If you want the greatest lesson of all time on the perils of human judgment, watch Legally Blonde.
I recently watched it for the first time in my life. I’d previously dismissed it as a chick flick that I didn’t really need to see. I mean, there are certain movies one needs to see, and they’re all on the IMDB top-250 list. Does one really need to see Legally Blonde, a movie that doesn’t even make that list and is seemingly just about a bubbly sorority girl who fakes her way into Harvard Law because of her obsession with a boy?
Yes. Everybody needs to see Legally Blonde.
Elle Woods is a blonde, voluptuous fashion merchandising major and the president of the Delta Nu sorority at a university in California. In the movie, Elle’s boyfriend breaks up with her because he’s headed to Harvard Law School and doesn’t think Elle is “serious” enough for him: “If I want to be a senator,” he says, “I need to marry a Jackie, not a Marilyn.” Insulted that she was just dumped because of her appearance and positive outlook on life, Elle becomes depressed. Later, she applies to Harvard to try to win him back, but nobody takes Elle seriously. Her bombshell beauty makes people dismiss her as stupid, despite her 4.0 GPA. Her femininity and love for pink makes her seem airheaded, despite her perseverance on studying for the LSAT and final score of 179. Even after Elle’s eventual acceptance into Harvard, she is still judged by her peers and by her ex-boyfriend, who says that she’s still not smart enough to be there. What gives?
“All people see when they look at me is blonde hair and big boobs,” she sighs. But Elle doesn’t quit, and she proves herself to be perceptive and brilliant in spite of her peers’ judgments. She answers difficult questions in class, uses her social intelligence and intuition to garner the trust of a client, and issues a cross-examination of a witness that wins a court case. Elle’s voice may have been a bit “too” high and her interests a bit “too” girly, but she was smart.
About two years ago, a friend of mine told me that he refused to be put into a box. “People everywhere try to boil each other down to some basic characteristic, to figure them out or something. ‘Put you in a box’ is how I like to think about it,” he said. “And when they can’t find a box for you, it upsets them.” Based on Elle’s beauty and cheerful personality, she was placed in a box. She was nothing more than, as she’d predicted, a ditz with blonde hair and big boobs. That was her box and nobody allowed her to leave.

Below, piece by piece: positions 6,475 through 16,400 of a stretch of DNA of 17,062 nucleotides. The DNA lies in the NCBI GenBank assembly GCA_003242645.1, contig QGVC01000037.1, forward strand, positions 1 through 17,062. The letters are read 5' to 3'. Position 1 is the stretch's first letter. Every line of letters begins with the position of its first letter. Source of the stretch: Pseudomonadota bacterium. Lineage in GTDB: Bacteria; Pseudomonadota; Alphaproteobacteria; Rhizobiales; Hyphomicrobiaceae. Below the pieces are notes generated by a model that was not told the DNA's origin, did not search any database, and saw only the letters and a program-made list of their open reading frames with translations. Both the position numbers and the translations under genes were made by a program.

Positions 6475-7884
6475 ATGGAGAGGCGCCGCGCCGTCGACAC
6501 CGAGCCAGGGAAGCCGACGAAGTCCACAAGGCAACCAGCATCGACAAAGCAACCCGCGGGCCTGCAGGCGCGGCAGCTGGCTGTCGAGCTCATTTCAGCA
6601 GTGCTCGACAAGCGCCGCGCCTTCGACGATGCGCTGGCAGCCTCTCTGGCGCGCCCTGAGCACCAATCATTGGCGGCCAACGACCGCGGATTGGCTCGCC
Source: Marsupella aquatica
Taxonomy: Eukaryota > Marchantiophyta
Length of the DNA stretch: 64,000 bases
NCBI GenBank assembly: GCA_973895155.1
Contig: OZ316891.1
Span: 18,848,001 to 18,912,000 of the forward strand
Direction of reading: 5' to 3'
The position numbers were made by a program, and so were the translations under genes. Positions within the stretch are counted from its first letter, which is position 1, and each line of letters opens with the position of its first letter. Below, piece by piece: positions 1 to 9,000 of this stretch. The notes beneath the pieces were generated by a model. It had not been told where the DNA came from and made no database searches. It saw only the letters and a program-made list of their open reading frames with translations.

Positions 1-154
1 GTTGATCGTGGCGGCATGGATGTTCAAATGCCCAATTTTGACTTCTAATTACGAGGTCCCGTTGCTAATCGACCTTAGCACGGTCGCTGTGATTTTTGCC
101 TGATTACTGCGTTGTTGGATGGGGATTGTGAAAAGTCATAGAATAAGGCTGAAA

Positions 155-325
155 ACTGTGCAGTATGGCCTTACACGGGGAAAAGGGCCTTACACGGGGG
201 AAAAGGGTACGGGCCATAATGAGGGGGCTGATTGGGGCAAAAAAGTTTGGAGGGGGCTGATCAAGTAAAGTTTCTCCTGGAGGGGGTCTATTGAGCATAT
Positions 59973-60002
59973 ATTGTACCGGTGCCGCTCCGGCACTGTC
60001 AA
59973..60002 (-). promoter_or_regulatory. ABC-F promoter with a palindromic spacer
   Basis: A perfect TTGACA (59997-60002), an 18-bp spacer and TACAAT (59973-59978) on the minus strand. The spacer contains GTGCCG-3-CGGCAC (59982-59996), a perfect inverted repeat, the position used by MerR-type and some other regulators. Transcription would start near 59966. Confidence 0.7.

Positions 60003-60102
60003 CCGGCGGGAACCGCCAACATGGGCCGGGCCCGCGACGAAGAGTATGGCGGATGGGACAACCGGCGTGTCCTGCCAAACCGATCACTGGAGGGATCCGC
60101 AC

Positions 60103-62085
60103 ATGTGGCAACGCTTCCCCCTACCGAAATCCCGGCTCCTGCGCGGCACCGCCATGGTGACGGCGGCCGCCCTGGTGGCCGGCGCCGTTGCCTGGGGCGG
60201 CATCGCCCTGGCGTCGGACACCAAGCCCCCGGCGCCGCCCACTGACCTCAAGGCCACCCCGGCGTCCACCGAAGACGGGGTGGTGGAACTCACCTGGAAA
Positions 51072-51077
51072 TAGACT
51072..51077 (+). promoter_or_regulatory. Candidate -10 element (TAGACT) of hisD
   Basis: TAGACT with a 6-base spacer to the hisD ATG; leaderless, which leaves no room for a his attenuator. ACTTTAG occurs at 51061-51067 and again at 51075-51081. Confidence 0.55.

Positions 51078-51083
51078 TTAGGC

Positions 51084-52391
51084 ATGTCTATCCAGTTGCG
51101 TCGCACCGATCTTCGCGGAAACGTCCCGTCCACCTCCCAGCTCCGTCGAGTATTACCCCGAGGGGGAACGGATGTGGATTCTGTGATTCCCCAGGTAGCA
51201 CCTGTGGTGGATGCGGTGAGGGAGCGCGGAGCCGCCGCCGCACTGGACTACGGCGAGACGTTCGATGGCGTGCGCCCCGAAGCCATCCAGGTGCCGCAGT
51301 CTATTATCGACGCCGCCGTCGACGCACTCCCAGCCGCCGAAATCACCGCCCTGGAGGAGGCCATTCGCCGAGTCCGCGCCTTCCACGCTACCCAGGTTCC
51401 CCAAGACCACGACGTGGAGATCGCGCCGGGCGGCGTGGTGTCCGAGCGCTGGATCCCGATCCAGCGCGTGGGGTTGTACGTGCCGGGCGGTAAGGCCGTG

Why were people so reluctant to break the box and see Elle as intelligent, even after she incessantly proved herself? Why did it take so much energy for everyone to accept the gifted part of Elle that had always been there? Surely, if Elle were brunette, or less bubbly, or average looking, or resented girly things, it wouldn’t have even been an issue. However, because she didn’t “appear” to be a “typical smart girl” (whatever any of that means) people did not see her as one until the last ten minutes of the one-and-a-half hour movie.
These judgments are unfair. I’ve been told that I’m “not allowed” to want to go to Comic Con, and other times people don’t believe that I study computer science. Based on a first glance or impression, I was placed in a box that didn’t include either one of those things. Another example involves my aforementioned friend who recalled a time in high school when he was late to a science league team exam. It’s important to note that in high school he had an eyebrow and lip piercing, a beard, and curly black hair – not what you’d picture as an intellect, right? A school security guard didn’t think so either: Upon my friend’s arrival to the meeting, the guard tried to remove him from the premises because he didn’t believe that my friend was in science league. That box emerged again, and the guard didn’t know what to do with my pierced-up friend who may have been smart, too. In the end, my friend scored the highest out of anyone in the state on that exam.
It’s wrong to reduce someone to a simple quality or two – to put someone in a box – because it takes away peoples rights to choose who they want to be. So why do we do it? The reality is that there are universal examples of certain kinds of people who are supposed to have certain kinds of personalities and interests. And, along the same lines, people who are not supposed to have certain kinds of personalities and interests. Elle is “hot” and busty, so she can’t be smart. This is just how we think. And while it’s true that being able to quickly assess people is an inherent thing that humans do to make social interaction easy, it’s also how we can get by without getting to know anybody. Whether or not the person matches the perceived personality or interest has become irrelevant because humans are lazy and will continue mismatching. Even when there is proof of the mismatch, like in the case of Elle Woods and her intelligence, change takes absurd amounts of effort.
I am challenging the value placed on and accuracy of first impressions because humans are not as one-dimensional as they are perceived to be. We all know judging is wrong, but not giving people the chance to change our judgments or grow before our eyes is even worse. What makes us think we figured someone out with a glance? How much convincing will it take people to realize that their perceptions of others are possibly wrong? It’s almost conceited, even, that someone is forced to be stuck as whom we see them as, despite them continually proving otherwise.
Simply put, human beings aren’t meant to live in boxes. See: Hoovervilles. And it’s time we stop putting them there.